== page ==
ER: So that’s the kind of benchmark. If you think of like a really good SDR, or a level of personalization they would want to put into sending something out to get a response, that’s what you want to be aiming for with all your email, not just your, not just like the email where you can put the resource in to put the time together.

So yeah, that’s been kind of the answer to the question. So at Hull, because they, those emails were more like a newsletter style or like here’s content to consume versus me asking for a specific, you to do a specific action. So we see about like 5%.

So it’s still twice as good as maybe the newsletters we hope for. We didn’t send nearly the volume I did previously. But, yeah, 5% of people coming back to the site is not too bad. Definite room for improvement there.

DR: So I’m curious. I wanna get some free consulting for Proof here.

ER: Sure.

DR: Now if you think about us as an example. If you were to come in, you know, for a month, knowing what you know about us, taking what you’ve seen out there working with so many different companies, what would be like the tips or like the steps that you would want to put in place in order to help us kinda get to the next level as far as what data we have, what we’re able to do with that in order to grow quicker and grow faster here at Proof?

ER: I think there’s two sides to it.

One, in terms of kind of getting your kind of data in order, setting everything up. If you’re like a chef in a kitchen, get everything, like everything set up.

And then two, what are the flavors of rules which we could then build off that? So in terms of getting your data in order, what is the data model which you want to represent, build and represent across all your systems?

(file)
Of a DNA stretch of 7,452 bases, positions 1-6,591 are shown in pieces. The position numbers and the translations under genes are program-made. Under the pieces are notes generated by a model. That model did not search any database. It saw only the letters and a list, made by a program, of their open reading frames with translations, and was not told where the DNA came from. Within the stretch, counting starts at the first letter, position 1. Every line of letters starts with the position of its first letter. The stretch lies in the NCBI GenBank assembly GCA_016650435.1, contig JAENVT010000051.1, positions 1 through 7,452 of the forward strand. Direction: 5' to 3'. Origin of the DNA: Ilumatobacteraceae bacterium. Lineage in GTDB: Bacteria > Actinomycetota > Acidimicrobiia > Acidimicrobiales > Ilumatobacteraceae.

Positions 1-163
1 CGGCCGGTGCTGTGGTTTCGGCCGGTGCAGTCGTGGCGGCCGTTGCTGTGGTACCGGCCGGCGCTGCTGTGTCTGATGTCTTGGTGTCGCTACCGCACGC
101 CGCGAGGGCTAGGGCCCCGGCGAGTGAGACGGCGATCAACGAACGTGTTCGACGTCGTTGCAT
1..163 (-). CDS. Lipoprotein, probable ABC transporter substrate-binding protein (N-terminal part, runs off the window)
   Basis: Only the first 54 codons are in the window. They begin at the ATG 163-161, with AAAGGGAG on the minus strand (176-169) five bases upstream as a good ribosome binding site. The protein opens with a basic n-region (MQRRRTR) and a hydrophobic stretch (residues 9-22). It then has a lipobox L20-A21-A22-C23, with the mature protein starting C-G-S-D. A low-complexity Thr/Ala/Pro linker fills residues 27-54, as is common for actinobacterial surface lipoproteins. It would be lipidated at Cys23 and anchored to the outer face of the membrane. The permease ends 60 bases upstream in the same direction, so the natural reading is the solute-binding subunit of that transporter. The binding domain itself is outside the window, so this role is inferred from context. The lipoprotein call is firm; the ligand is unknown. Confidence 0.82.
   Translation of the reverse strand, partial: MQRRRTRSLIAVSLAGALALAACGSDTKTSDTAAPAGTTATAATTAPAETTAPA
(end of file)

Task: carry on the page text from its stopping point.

Who is your ideal customer profile? How would you describe them? What’s the data which you’re gonna need for that?

So things like industry, job titles of people and so on. What’s the context of how those people have engaged with you?

So based on their previous actions, what’s life cycle stage, et cetera? How do you represent that across your whole system? What’s your tracking plan? What’s the, so how are you building that whole kind of system of data that you’ve tracked in? And once you’ve got all that, and you have that all standardized across your system, then we can talk about, okay, what kind of things we can start to optimize.

DR: Here’s a question for you.

So an example, we’re personalizing our marketing funnel based on different industries as a kind of an initial starting point. You know, we’ve got basically four different industries. We’ve got SaaS, e-commerce, agencies (coaches, consultants, courses), and then other kind of has a you know separate bucket.

What’s hard is Clearbit doesn’t have all of the exact things we need, you know? So it’s like where do we get the right data to fit the buckets to actually have good marketing?

ER: To identify that ideal customer profile to identify whether someone fits that or doesn’t. So someone’s already hitting the website. You’re capturing their email and you’re sending that to Clearbit and getting that enrichment data back. But you’re not getting the match right. Is that what you’re saying?

DR: Yeah, well I mean, some of them, it’s like, okay Clearbit has a certain way that they describe things. You know, but they don’t have coaches, consultants, courses maybe in the same definition that we have. 

Or we may call you know, I don’t think they have like marketing agency as a tag.

ER: There’s some combinations of tags, yes. So there’s frustration.

DR: Yeah so it’s kind of like are we using it as we’ve talked with other customers. We’ve kind of helped them think through like personalization strategy. It’s like don’t want to start with okay what data is available and then build from there.

ER: What’s the question you’re trying to answer?

DR: Yeah, but there’s a big gap there a lot of times.

ER: So, imagine if your entire website, if you think of your entire website as a form and every interaction you can use for profiling, one of the things which we’ve found kind of interesting is building out sets of landing pages, sets of, around those types of topics, around those types of things.